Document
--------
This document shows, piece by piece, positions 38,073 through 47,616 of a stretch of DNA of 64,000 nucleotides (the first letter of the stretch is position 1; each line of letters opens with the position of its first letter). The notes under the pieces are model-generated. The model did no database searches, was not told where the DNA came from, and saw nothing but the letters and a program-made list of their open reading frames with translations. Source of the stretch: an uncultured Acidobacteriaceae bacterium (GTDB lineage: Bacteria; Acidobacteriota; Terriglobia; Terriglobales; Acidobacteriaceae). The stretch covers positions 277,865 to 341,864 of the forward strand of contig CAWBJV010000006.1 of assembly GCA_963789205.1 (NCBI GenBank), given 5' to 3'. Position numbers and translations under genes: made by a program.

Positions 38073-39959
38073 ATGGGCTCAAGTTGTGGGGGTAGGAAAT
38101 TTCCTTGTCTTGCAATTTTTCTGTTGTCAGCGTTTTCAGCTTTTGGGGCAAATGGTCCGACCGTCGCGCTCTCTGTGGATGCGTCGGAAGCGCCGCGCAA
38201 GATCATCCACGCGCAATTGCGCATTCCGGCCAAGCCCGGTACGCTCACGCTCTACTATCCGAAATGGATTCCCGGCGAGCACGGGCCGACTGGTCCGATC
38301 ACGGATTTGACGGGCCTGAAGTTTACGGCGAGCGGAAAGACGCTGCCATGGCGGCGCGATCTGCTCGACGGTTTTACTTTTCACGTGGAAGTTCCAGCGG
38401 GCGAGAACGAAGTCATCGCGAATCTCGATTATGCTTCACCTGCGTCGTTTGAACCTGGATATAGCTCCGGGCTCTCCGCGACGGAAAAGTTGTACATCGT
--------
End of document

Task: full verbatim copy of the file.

This document shows, piece by piece, positions 38,073 through 47,616 of a stretch of DNA of 64,000 nucleotides (the first letter of the stretch is position 1; each line of letters opens with the position of its first letter). The notes under the pieces are model-generated. The model did no database searches, was not told where the DNA came from, and saw nothing but the letters and a program-made list of their open reading frames with translations. Source of the stretch: an uncultured Acidobacteriaceae bacterium (GTDB lineage: Bacteria; Acidobacteriota; Terriglobia; Terriglobales; Acidobacteriaceae). The stretch covers positions 277,865 to 341,864 of the forward strand of contig CAWBJV010000006.1 of assembly GCA_963789205.1 (NCBI GenBank), given 5' to 3'. Position numbers and translations under genes: made by a program.

Positions 38073-39959
38073 ATGGGCTCAAGTTGTGGGGGTAGGAAAT
38101 TTCCTTGTCTTGCAATTTTTCTGTTGTCAGCGTTTTCAGCTTTTGGGGCAAATGGTCCGACCGTCGCGCTCTCTGTGGATGCGTCGGAAGCGCCGCGCAA
38201 GATCATCCACGCGCAATTGCGCATTCCGGCCAAGCCCGGTACGCTCACGCTCTACTATCCGAAATGGATTCCCGGCGAGCACGGGCCGACTGGTCCGATC
38301 ACGGATTTGACGGGCCTGAAGTTTACGGCGAGCGGAAAGACGCTGCCATGGCGGCGCGATCTGCTCGACGGTTTTACTTTTCACGTGGAAGTTCCAGCGG
38401 GCGAGAACGAAGTCATCGCGAATCTCGATTATGCTTCACCTGCGTCGTTTGAACCTGGATATAGCTCCGGGCTCTCCGCGACGGAAAAGTTGTACATCGT